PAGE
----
Now that Hilary Mantel’s superb novels about Thomas Cromwell have been made into a TV series, Wolf Hall, her points about the good guys and bad guys in Tudor England are attracting attention and controversy. Conventionally, Cromwell has been considered a Machiavellian villain who helped Henry VIII break from the Church of Rome because of his romance with Anne Boleyn, only to later frame her for unfaithfulness. His foil was Thomas More–later, St. Thomas More–the humanist scholar who refused to go along with these schemes at the cost of his life.
But Mantel portrays Cromwell as a decent man, carefully navigating the whims of an unstable king, while deftly advancing the cause of reform and Reformation in a corrupt society and a corrupt church. More, on the other hand, as Mantel tells it, is a reactionary bigot, who sought to stamp out the Reformation by burning the “heretics” at the stake (which would include William Tyndale, for translating the Bible into English).
Now many Catholics are outraged at this treatment of their Renaissance saint, who has lately been held up as the model of the Christian intellectual who puts the laws of God over the laws of the state. Mark Movesian goes so far as to say that Wolf Hall is part of the attack on religious liberty. The depiction of More, he says, is an example of today’s mindset that the demands of the state should trump the teachings of the church. But, of course, it finally comes down to whether you support the beliefs of More or his victims.
Anthony Sacramone has given a quite brilliant Lutheran reply to all of this. He includes what More said about Luther (who also opposed Henry VIII and his shenanigans), More’s defense of heretic burning, and what Purgatory meant to the people of the time.
Forget Batman vs. Superman. That’s for kids. This is the grown-up stuff.
It seems some folks are in a lather over the depiction of Thomas More in the British series Wolf Hall, set in the court of King Henry VIII. In short, the series, based on a couple of novels by Hilary Mantel, paints More as pretty much as I’ve tended to see him: a rather vicious sort.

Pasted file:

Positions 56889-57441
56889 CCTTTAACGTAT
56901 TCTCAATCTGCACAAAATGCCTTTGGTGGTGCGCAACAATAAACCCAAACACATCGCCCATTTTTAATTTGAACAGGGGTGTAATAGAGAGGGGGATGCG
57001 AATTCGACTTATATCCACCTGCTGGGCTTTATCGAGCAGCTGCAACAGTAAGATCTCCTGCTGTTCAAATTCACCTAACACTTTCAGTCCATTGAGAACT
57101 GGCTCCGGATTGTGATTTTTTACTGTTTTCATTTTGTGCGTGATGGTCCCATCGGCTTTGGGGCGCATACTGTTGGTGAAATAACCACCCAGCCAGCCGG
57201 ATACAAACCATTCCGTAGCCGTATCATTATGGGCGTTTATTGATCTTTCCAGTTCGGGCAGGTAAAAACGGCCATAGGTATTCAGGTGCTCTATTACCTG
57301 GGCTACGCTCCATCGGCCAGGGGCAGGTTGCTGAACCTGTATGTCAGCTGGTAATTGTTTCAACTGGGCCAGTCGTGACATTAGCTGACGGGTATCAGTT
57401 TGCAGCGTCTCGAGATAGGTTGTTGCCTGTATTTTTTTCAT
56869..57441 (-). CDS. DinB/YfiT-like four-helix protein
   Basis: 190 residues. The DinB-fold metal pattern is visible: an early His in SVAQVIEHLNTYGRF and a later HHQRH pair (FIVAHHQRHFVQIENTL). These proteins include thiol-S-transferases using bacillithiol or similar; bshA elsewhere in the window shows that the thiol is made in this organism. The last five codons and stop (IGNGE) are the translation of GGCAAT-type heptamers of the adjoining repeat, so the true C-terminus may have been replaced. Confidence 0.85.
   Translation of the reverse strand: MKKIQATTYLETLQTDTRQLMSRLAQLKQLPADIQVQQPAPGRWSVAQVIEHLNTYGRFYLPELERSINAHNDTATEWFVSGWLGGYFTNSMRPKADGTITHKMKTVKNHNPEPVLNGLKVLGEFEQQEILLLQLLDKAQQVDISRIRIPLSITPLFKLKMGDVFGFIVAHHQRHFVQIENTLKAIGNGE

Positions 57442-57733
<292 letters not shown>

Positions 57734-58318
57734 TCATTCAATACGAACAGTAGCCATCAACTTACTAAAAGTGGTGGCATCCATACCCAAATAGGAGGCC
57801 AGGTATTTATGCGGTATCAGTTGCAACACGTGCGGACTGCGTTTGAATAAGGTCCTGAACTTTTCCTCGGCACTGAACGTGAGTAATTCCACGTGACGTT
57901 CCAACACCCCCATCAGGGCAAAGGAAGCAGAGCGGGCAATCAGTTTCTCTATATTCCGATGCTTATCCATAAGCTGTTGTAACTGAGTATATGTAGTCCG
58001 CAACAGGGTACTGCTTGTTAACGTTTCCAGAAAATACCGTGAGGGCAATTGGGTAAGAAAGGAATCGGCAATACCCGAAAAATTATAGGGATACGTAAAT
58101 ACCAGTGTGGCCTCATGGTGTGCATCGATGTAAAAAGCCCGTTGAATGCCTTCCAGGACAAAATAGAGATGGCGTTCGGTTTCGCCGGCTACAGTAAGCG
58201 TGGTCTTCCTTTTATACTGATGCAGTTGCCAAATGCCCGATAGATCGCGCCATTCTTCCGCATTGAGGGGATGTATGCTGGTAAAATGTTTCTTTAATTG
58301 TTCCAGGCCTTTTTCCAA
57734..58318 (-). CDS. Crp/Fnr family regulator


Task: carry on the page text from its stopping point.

Huh? SAINT Thomas More, the Man for All Seasons, the martyr to conscience—vicious? Well, in Mantel’s telling, he was pretty much a heretic-hunting, power-hungry fanatic, and it was Thomas Cromwell who was, if not exactly a saint, a pretty decent “fixer” who we can recognize as something of a modern, and moderate, conciliator, someone who wouldn’t let dogma get in the way of greasing the wheels of governmental efficiency, and saving his own head, temporarily, in the process.
Mark Movesian, over at First Things, sees Wolf Hall and More’s refusal to assent to the “arrangements” set up by Henry & Co. as a reflection on contemporary controversies: “secular liberals are losing patience with claims for religious liberty, particularly from traditionalists who dissent from progressive orthodoxy.” And George Weigel pulls no punches, claiming that “Hillary Mantel is a very talented, very bitter ex-Catholic who’s said that the Church today is ‘not an institution for respectable people.’” Hence her More.
The depictions of both More and Cromwell are exaggerations, if not distortions, of the historical figures, of course. Scholar Eamon Duffy, author of Stripping of the Altars, which goes to great pains to argue that the English Reformation was a giant boo-boo because the Christian religion was doing just fine in England, even as he goes on to describe a grotesque piety that focused on the horrific tortures of a fictitious purgatory, is both distressed about More’s sullied reputation and frank about More’s not-so-benign intentions toward what are now the separated brethren :